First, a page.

temporary pain

Pain is a part of life, right? It can be physical, emotional, and even second-hand. One type of pain isn’t easier to manage or more difficult to bear. Unfortunately, it’s not talked about nearly as much as it should be and the rose-colored glasses of Instagram don’t help. We live in a society that tells us to go to work or school when we’re sick and put our well-being to the side. Consequently, this mindset trickles into other facets of our lives and behaviors. I hope to do my part in changing that by talking about it. Continue reading for my experience with temporary pain and learning how to overcome it when it happens. 

Physical 

A few weeks ago, I dove deeper into my own personal health journey and I’m so glad I did. I got more positive feedback than ever before. It also reminded me that being vulnerable resonates and is worth it. 
For this blog post, I’ll do the same because physical pain is a large focus. This can be anything from a headache, a flare-up of an existing illness, or something totally random. Personally, I deal with all the above and it can be challenging. Although this is nothing new, I still struggle with realizing it’s often temporary because it’s severe and debilitating. Even if you put up a good front, as I do, it’s still a day ruiner. 

To overcome this, practicing mindfulness has been a huge help. It’s not always a fool-proof option. It takes a lot of dedication, energy, and willingness to fail. My form of mindfulness is taking the time to pause, reevaluate, remind myself “this too shall pass”, and make an action plan if it makes sense. I also started using a gratitude journal to keep a healthy perspective and I’ve seen a major improvement. 

Often times, when I realized getting caught up in this panic, was a problem for me, I look back and wish I wouldn’t have gotten so worked up. So, I hope reading that others go through this and have found ways to overcome it is encouraging to you.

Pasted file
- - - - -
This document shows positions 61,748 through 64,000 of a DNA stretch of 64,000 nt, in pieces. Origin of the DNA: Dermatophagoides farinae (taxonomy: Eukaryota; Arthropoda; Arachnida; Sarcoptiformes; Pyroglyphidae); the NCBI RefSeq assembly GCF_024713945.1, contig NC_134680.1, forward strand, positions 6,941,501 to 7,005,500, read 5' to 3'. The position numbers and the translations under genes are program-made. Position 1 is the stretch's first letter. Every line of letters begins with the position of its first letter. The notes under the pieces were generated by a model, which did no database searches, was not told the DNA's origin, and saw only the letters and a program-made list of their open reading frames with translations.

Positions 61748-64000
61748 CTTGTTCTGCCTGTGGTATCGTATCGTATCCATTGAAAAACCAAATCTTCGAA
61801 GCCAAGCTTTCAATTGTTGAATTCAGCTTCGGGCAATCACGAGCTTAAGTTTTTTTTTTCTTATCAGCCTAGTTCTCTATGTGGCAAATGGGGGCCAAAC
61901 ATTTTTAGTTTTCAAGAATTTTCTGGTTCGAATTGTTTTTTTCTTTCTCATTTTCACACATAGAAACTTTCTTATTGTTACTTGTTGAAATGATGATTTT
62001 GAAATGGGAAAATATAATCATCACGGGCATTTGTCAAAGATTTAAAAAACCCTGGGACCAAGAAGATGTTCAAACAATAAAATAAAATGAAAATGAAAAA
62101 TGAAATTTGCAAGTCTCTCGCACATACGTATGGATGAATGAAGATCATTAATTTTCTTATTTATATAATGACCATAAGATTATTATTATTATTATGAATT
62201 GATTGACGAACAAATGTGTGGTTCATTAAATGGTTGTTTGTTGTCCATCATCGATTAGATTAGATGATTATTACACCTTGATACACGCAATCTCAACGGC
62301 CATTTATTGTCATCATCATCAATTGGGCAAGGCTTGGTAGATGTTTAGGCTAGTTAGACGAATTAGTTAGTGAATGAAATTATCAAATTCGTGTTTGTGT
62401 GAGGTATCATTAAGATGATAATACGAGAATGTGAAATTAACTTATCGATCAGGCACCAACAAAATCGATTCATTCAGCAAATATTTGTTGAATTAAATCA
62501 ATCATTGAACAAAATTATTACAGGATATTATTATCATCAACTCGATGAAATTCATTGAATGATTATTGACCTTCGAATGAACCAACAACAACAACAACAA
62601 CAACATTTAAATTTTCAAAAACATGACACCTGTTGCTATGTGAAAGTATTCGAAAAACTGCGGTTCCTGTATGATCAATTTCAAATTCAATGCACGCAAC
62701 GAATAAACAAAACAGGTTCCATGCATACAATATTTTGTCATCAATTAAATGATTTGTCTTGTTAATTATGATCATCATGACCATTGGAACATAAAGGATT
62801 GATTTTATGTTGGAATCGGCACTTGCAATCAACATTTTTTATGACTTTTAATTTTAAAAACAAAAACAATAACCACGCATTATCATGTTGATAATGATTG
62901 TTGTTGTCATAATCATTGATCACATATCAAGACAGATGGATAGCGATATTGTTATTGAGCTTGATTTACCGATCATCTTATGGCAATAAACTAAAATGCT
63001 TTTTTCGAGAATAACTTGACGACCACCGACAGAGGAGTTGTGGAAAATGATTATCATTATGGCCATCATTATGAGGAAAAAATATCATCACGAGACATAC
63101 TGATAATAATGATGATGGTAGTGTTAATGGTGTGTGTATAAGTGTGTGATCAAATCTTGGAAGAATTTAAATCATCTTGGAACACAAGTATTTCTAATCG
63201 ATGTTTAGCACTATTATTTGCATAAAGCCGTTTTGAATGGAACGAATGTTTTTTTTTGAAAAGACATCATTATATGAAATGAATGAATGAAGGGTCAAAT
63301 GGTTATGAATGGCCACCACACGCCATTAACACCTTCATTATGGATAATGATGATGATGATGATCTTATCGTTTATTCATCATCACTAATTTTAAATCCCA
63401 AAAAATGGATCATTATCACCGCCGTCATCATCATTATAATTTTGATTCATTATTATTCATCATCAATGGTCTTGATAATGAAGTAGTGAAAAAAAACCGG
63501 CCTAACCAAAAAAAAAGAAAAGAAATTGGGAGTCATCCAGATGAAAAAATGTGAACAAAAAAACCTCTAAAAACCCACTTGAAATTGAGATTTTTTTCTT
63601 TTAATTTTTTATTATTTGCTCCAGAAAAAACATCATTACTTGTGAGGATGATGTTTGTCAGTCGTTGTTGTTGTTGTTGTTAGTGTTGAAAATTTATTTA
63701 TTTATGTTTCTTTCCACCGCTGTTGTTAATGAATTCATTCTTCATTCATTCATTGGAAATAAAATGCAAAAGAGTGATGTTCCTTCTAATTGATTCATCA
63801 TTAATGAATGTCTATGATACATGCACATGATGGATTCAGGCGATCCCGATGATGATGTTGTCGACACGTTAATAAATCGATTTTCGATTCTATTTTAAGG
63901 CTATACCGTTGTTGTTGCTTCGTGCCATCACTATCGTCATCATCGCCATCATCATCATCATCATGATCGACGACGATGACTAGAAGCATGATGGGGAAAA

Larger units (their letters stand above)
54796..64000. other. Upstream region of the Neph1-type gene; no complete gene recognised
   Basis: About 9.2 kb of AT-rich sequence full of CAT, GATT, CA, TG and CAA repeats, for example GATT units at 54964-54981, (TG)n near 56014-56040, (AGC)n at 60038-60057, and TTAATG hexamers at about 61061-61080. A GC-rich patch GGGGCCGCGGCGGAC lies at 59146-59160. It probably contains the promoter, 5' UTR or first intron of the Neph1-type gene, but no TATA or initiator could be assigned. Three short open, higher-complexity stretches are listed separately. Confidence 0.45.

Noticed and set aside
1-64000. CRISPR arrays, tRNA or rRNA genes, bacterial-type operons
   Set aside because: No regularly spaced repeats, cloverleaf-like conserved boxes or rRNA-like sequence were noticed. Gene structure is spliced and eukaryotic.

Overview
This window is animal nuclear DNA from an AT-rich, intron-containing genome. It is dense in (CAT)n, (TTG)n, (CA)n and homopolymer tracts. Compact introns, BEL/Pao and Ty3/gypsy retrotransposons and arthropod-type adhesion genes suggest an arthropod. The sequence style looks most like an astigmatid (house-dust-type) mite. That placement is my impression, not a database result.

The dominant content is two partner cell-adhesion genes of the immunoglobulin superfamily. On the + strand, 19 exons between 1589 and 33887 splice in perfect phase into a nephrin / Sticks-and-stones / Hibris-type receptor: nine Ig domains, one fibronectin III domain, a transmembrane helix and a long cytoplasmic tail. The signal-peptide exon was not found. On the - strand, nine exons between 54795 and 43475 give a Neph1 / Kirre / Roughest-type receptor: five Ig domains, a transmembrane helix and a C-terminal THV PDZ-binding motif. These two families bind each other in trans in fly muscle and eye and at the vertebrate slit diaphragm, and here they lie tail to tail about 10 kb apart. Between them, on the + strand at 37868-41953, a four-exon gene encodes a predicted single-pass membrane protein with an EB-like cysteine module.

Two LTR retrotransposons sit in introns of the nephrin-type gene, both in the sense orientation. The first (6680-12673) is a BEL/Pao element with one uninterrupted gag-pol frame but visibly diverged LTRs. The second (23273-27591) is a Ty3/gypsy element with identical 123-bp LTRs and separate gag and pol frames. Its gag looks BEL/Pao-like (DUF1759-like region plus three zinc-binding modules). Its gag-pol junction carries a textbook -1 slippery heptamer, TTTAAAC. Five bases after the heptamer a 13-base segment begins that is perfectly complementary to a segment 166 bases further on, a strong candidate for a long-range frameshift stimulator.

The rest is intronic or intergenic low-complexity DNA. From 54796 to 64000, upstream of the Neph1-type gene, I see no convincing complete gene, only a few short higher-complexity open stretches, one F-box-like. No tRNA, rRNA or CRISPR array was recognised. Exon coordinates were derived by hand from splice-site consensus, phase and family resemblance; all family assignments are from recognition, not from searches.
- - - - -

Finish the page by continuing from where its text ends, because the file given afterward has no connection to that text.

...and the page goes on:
Emotional 

On to the next!… Emotional pain is also part of being human. It comes in many forms and stems from a number of causes. Like physical pain, emotional pain is a part of my life too. I feel things very deeply and know I’m not alone in that. 

Below I dive into the top three I work through:

 – Grief

This can take on many forms I wasn’t aware of until it became something I needed to process over and over. Losing a family member, pet, relationship, friendship, job, or anything that once was, invites a grieving period. And, it’s important to mention, grief is different for everyone. 
If I’ve learned anything it is to process these emotions as I feel them. Suppressing them is never a good idea. It’s easier said than done, but it’s possible and it takes practice. I also find relief in talking about it, writing about it, and listening to podcasts. 

Disappointment 

Have you ever heard the quote, “Not everyone has the same heart as you.”? This one sticks with me because I often hold people to high (sometimes unrealistic) expectations because of what I would do for them and who I am. 

Disappointment can stem from more than just a relationship or experience with another person. The pain of disappointment can also result from unmet expectations for a particular situation or season of life. 
What I’ve found to work best or at least be comforting is to rely on my faith when I feel this way. I know God has a plan for me and I’m not to lean on my own understanding. For those with different beliefs, reminding yourself disappointment is temporary and doesn’t define you is especially important. 

Frustration 

To take disappointment a step further, frustration is a complementary emotion. Whether you’re frustrated with a person, situation, or yourself, it’s temporary. For me, I like to make the most of these negative feelings and turn them into something productive. 
Make a roadmap or plan to resolve these feelings and come out better on the other side. Even taking the step to do this is progress and helps me feel better. 

Second-Hand 

If you’re an empath like me, you know how difficult it can be to separate your own emotions from another person’s. Even if I’m not close with someone, I can usually pick up on their feelings and without realizing, absorb them. This has its pros and cons, but most of the time, it can be challenging. 

Personally, I haven’t found a way to work through this. Most of the time I just let it pass and try to make the best decisions with what I know to better the situation. 

With all pain, it’s important to remember that it’s valid. It’s easy to beat ourselves up for feeling a certain way. But, we don’t have to do that if we commit to bettering ourselves and how we manage our challenges.  
Thank you for reading, and I’m so happy you’re here. Hopefully, this post, or another, help you feel seen, heard, and more understood than when you first came to messinadress.com. I plan to stick to these rambles of what I’m going through to do hopefully do some good.